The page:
Researchers from the University of Alabama, Birmingham exposed hairless mice to ultraviolet-light. Some of the mice they fed a standard diet supplemented with grape seed proanthocyanidins, or GSPs, while control mice were fed a standard diet without this supplement.

Dietary supplementation with GSPs inhibited light-induced carcinogenesis, study chief Dr. Santosh K. Katiyar told the conference.

Mice supplemented with GSPs had up to 65 fewer tumors than control mice did. Moreover, the tumors seen in GSP-supplemented mice were up to 78 percent smaller than those seen in the control mice. (more…)

March 2, 2006

Ginkgo biloba extract: More than just for memory?

Filed under: Herbal Remedies — Doc Joe @ 4:55 pm

Public release date: 23-Feb-2006

Contact: Laura Cavender
lsc6@georgetown.edu
202-687-5100
Georgetown University Medical Center
Washington, DC — Researchers at Georgetown University Medical Center say they now have a clearer picture of how an extract from the leaves of the Ginkgo biloba tree reduces the risk of aggressive cancer in animal experiments.

In the January-February issue of the journal Anticancer Research, the investigators reported that treating mice with an extract of leaves of Ginkgo biloba both before and after implanting human breast or brain (glioma) tumors decreased expression of a cell receptor associated with invasive cancer. This decreased expression slowed the growth of the breast tumors by 80 percent as long as the extract was used, compared to untreated mice, and also reduced the size of the brain tumors, but temporarily, and to a lesser extent.

Ginkgo biloba extract is a popular supplement that comes from the leaves of the Gingko tree, which is indigenous to Japan, Korea and China but can be found all over the world. Many believe it enhances memory, and is being currently being tested as a treatment for Alzheimer’s disease.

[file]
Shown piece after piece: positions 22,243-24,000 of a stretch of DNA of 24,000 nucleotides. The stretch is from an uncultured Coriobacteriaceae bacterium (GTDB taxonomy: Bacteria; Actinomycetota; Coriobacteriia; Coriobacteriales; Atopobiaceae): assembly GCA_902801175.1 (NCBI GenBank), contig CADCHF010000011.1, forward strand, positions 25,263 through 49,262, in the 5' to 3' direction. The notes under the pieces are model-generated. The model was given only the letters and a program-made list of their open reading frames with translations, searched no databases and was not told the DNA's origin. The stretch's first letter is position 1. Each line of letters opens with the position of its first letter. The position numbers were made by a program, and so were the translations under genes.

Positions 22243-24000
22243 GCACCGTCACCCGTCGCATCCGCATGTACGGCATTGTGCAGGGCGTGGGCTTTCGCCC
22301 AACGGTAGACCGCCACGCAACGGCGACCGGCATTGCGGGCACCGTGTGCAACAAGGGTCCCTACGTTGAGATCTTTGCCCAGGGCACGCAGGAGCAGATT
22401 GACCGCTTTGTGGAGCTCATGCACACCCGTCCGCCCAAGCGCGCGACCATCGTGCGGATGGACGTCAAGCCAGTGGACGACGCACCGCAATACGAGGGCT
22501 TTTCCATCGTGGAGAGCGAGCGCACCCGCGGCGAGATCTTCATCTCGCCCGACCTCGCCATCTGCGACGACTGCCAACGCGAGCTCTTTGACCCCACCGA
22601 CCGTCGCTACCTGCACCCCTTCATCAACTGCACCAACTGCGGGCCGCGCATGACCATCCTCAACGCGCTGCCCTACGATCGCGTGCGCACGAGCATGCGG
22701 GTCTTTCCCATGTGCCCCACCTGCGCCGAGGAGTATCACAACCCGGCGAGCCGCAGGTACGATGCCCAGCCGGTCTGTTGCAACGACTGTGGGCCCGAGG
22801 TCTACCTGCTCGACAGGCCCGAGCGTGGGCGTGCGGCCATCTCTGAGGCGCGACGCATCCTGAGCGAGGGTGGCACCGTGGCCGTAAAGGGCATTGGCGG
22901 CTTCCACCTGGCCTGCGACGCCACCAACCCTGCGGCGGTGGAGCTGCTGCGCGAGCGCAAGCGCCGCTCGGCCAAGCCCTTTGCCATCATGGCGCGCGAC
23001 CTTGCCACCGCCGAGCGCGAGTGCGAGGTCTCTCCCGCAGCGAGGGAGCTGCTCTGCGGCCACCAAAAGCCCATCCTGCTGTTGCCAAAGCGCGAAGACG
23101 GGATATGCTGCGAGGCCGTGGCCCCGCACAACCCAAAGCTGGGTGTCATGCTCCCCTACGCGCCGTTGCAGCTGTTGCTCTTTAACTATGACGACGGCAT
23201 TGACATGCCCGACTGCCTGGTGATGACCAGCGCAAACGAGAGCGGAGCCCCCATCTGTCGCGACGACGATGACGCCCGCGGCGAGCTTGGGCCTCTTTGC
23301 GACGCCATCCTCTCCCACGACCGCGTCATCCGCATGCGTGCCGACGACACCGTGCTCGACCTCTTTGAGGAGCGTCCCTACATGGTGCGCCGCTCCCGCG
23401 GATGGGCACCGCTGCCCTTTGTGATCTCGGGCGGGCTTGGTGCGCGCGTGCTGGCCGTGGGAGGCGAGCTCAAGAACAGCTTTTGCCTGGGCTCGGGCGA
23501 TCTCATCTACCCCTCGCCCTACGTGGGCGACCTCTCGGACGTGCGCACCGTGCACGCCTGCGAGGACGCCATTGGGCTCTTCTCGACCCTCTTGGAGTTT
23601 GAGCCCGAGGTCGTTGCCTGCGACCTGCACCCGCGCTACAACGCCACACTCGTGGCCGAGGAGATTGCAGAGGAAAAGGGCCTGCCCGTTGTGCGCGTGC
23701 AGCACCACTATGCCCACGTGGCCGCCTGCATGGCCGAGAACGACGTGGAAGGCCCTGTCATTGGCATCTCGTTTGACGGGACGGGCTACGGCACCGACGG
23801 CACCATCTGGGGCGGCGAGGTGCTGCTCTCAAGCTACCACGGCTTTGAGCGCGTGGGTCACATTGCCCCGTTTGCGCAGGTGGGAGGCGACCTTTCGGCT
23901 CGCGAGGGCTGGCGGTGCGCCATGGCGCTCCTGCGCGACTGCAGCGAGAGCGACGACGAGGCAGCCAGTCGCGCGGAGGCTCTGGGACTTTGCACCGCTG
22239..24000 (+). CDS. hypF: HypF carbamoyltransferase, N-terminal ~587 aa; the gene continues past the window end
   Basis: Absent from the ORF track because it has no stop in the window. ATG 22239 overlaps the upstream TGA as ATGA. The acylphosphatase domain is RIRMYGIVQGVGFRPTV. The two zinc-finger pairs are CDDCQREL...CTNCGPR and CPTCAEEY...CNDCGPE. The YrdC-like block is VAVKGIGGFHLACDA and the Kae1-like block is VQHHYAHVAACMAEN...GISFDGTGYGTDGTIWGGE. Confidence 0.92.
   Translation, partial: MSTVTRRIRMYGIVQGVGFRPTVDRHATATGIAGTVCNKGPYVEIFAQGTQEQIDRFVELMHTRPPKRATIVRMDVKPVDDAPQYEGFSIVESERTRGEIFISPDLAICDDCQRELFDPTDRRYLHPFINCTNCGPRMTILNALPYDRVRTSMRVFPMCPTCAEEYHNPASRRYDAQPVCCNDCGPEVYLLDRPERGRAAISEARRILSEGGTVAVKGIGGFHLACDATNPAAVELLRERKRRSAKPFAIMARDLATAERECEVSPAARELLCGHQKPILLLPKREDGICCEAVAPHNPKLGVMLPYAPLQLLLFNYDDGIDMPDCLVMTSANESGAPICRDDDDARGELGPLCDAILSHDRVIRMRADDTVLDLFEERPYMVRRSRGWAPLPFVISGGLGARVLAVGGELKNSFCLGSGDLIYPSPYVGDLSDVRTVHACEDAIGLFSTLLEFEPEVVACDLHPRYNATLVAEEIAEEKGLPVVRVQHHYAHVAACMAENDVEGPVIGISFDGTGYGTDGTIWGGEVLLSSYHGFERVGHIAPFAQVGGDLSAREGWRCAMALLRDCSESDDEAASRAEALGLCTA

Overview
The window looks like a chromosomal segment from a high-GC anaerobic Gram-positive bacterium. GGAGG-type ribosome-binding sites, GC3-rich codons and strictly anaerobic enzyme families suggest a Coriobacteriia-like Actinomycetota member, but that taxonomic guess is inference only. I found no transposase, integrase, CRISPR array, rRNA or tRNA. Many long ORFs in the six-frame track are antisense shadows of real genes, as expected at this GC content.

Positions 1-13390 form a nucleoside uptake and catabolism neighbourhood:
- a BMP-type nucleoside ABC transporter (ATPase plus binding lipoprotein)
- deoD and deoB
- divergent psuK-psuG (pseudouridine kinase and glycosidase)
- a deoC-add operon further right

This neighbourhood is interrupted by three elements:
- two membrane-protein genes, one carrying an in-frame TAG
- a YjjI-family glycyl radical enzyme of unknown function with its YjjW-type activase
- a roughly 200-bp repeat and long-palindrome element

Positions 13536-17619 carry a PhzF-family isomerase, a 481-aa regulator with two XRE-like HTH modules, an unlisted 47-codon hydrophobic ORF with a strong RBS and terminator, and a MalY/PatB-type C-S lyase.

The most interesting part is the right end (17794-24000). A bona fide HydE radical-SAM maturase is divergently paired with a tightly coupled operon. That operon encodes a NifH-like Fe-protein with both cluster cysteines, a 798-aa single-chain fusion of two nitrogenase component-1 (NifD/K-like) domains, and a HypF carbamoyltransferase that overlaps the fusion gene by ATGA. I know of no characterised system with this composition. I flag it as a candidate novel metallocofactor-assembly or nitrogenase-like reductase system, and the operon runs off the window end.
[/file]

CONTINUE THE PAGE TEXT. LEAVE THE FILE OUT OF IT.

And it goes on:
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December 19, 2005

Primrose oil component cuts levels of cancer-causing gene Her-2/neu

Filed under: Herbal Remedies,Nutrition — Doc Joe @ 7:40 pm

Public release date: 1-Nov-2005

Gamma-linolenic acid (GLA), a substance in evening primrose oil and several other plant oils used in herbal medicine, inhibits action of Her-2/neu, a cancer gene that is responsible for almost 30 percent of all breast cancers, Northwestern University researchers report.

“Breast cancer patients with Her-2/neu-positive tumors have an aggressive form of the disease and a poor prognosis,” said Ruth Lupu, director of Evanston Northwestern Healthcare Breast Cancer Translational Research Program, who led the study, published in the Nov. 2 issue of the Journal of the National Cancer Institute.

Lupu is professor of medicine at Northwestern University Feinberg School of Medicine and a researcher at The Robert H. Lurie Comprehensive Cancer Center of Northwestern University.

(more…)

December 8, 2005

Hops rich in anti-cancer compounds

Filed under: General Health,Herbal Remedies — Doc Joe @ 7:58 pm

18/11/2005- New research into a flavonoid compound found only in hops shows that it may help prevent cancer if a method to improve its absorption in the body can be found.

The anti-cancer activity of xanthohumol was first discovered around 10 years ago by a team at Oregon State University in the US.

But although some brewers are now marketing products enriched in the compound, such as Germany’s Xam, the US researchers say beer is unlikely to offer any anti-cancer benefits.

Fred Stevens, based at Oregon’s Linus Pauling Institute, told NutraIngredients.com: “Even with higher levels of xanthuomol in beer it is very hard to get the levels we tested in cell cultures into the bloodstream.”

“Absorption is very limited and even if it was all absorbed, there is very active metabolism. The xanthuomol is mostly glucaronated.”

Nevertheless, Stevens believes the findings are promising enough to merit further research, and also to look at different methods of consumption.

“If you put the compound in a capsule, that’s a whole different story,” he said.

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July 25, 2005

St John’s Wort Vindicated

Filed under: Herbal Remedies — Doc Joe @ 7:04 pm

Three years ago, the results of a study examining St. John’s sort (Hypericum perforatum) versus a popular antidepressant (Zoloft) appeared n the widely read Journal of the American Medical Association (JAMA). Media coverage of this study blared: “St. John’s Wort Ineffective for Depression.”